Coroner’s Court toothless without structural reforms, says lawyer group

Minister in charge of law, Nancy Shukri (pic), announced last week that the Coroner’s Court will replace the present inquest system starting April 15, with one coroner appointed to each state. — Picture by Saw Siow Feng
Minister in charge of law, Nancy Shukri (pic), announced last week that the Coroner’s Court will replace the present inquest system starting April 15, with one coroner appointed to each state. — Picture by Saw Siow Feng

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KUALA LUMPUR, April 10 — A permanent Coroner’s Court will only superficially address the issue of custodial deaths if not accompanied by legal reforms to grant it independence, a civil rights group asserted today.

According to Lawyers for Liberty (LFL), such a court will otherwise continue to serve up “open verdicts”, where causes of deaths remain unclear and nobody can be held responsible for them.

“Although we welcome the decision in principle, we are nonetheless extremely concerned that the Coroner’s Court is being set up haphazardly,” the group’s executive director Eric Paulsen said in a statement here.

“We are extremely concerned that this will be business as usual where the police and Attorney General’s Chambers like in many previous cases, will be able to gloss, downplay, cover-up or make outrageous claims over the cause of death.”

Minister in charge of law, Nancy Shukri, announced last week that the Coroner’s Court will replace the present inquest system starting April 15, with one coroner appointed to each state.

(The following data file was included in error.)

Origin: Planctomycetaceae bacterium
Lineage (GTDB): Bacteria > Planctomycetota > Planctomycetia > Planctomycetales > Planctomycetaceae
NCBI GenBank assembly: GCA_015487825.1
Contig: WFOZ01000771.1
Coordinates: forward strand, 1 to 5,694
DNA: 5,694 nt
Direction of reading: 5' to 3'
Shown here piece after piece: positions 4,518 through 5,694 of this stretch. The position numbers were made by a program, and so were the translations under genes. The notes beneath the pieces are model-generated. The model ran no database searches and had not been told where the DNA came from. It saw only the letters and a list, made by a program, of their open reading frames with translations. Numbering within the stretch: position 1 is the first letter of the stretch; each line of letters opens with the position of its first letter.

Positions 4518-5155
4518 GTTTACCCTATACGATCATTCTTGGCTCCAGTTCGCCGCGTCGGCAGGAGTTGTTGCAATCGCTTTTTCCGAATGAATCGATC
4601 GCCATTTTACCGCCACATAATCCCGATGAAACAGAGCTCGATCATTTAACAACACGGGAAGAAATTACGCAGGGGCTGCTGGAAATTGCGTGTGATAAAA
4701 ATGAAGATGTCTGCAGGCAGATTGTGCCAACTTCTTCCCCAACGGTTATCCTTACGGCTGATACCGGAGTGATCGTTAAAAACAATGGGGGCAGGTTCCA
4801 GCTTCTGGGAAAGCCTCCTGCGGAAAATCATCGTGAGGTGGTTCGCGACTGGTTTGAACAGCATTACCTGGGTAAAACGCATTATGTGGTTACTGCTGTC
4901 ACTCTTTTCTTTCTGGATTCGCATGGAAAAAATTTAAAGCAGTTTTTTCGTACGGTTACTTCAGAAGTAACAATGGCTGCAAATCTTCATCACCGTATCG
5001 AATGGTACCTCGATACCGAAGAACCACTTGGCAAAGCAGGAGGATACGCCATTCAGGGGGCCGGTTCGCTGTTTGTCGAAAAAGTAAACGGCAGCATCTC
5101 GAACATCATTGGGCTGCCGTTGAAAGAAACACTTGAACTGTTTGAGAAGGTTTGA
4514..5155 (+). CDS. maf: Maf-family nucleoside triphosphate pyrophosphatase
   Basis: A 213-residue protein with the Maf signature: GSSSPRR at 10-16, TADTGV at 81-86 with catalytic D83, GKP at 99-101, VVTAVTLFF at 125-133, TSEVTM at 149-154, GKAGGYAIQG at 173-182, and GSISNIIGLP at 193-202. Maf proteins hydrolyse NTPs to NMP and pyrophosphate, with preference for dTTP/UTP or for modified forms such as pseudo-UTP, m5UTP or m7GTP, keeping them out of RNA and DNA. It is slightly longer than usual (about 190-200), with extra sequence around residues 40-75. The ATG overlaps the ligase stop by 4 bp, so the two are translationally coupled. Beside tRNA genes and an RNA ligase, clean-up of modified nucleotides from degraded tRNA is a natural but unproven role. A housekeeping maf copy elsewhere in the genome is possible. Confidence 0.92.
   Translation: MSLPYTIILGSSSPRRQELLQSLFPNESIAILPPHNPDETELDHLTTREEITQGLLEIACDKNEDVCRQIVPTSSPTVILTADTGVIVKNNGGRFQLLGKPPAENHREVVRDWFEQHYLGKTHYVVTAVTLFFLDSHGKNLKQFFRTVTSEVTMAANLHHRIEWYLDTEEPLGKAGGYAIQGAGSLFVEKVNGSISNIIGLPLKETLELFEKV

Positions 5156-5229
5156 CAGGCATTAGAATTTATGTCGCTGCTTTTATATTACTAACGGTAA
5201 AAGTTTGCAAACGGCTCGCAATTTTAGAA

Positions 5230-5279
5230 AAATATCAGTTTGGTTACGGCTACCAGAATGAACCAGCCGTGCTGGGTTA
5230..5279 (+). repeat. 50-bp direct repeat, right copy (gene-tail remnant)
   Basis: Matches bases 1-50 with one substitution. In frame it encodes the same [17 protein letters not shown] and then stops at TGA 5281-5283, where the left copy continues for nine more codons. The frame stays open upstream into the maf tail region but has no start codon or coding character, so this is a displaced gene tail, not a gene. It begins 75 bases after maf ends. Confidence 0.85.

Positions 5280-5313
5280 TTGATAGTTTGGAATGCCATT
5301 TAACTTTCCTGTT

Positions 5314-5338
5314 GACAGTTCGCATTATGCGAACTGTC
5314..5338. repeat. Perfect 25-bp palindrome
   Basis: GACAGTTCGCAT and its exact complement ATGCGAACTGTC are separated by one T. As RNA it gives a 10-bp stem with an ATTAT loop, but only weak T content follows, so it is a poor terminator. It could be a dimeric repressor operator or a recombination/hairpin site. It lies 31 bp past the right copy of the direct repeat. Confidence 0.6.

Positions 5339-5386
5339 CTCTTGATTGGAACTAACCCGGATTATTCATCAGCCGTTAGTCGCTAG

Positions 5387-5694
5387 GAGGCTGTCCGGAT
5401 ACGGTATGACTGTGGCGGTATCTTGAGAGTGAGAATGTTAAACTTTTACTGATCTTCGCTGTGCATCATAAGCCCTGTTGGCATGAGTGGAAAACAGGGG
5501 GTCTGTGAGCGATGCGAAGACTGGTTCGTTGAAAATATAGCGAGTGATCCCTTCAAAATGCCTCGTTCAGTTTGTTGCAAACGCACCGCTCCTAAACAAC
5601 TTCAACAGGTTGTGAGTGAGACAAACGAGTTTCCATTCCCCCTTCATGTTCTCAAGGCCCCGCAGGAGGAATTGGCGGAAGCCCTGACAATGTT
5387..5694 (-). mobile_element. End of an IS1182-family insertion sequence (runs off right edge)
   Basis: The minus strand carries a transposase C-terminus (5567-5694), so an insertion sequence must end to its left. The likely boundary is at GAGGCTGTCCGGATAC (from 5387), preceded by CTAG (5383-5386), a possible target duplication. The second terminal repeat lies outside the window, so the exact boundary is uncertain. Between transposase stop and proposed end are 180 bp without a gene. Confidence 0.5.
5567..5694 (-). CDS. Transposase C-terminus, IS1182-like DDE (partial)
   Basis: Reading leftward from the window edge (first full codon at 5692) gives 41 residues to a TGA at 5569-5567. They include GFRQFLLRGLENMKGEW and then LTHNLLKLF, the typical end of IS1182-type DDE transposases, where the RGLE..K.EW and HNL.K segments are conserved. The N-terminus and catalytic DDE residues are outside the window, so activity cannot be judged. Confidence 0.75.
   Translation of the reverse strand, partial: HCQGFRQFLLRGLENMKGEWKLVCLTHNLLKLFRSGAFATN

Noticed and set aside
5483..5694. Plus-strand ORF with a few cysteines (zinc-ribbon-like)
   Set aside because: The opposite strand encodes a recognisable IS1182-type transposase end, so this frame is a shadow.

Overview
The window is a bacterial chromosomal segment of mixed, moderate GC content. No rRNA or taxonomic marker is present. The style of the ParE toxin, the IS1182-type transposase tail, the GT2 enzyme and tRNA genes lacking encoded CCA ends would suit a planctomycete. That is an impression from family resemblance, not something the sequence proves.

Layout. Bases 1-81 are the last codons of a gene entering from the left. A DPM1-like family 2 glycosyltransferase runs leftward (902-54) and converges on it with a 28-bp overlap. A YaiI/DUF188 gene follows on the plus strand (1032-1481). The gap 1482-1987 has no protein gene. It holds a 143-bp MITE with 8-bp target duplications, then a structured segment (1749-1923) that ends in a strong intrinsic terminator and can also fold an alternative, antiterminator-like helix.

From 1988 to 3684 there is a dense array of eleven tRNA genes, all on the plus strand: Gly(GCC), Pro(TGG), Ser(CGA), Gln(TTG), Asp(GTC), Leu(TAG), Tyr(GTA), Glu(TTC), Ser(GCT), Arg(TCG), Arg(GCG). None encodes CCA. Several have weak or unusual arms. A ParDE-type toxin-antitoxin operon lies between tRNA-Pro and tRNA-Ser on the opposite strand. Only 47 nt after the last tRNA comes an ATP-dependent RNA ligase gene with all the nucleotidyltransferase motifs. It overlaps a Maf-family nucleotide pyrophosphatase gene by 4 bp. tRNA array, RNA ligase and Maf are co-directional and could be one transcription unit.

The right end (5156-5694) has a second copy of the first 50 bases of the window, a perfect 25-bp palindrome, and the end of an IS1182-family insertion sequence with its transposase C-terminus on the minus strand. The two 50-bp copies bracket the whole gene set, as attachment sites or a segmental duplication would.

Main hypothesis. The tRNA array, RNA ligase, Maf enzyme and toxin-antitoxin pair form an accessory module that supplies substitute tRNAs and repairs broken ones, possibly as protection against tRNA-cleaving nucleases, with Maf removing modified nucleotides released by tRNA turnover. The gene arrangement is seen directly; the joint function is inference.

The Court is tasked to independently inquire into how, when and where the person died, and subsequently deliver the finding and verdict.

According to LFL, the coroner is still dependent on the police to investigate its own officers, as the Criminal Procedure Code (CPC) does not provide the coroner with a more investigative or supervisory role following the discovery of a death.

Therefore, it would possibly for the Court to run into what Paulsen termed the “blue wall of silence”, where police officers involved in a case would keep mum, thus preventing any meaningful investigation.

To solve the issue, LFL urged Putrajaya to consult the Malaysian Bar and the civil society in drawing up a legislation detailing the powers of the Coroner.

The powers should include supervising all police investigations to ensure that all relevant evidence is collected, to prevent collusion and lackadaisical investigation, said LFL.

In addition, the group also insisted for the implementation of an Independent Police Complaints and Misconduct Commission (IPCMC) to function as an independent and external oversight body to investigate complaints about police personnel.

Nancy told reporters last week that 10 coroners ranked JUSA C in the civil servant ladder will be appointed to 10 states, with the four remaining states getting a coroner ranking L54 each.

The four states are Perlis, Malacca, Kelantan and Terengganu, where low number of death cases have been reported.

Nancy also brushed off any need for a distinct Coroner’s Act in the near future, saying that the coroners will rely on CPC, and supplemental protocol will be issued by Chief Justice Tun Arifin Zakaria if necessary. 

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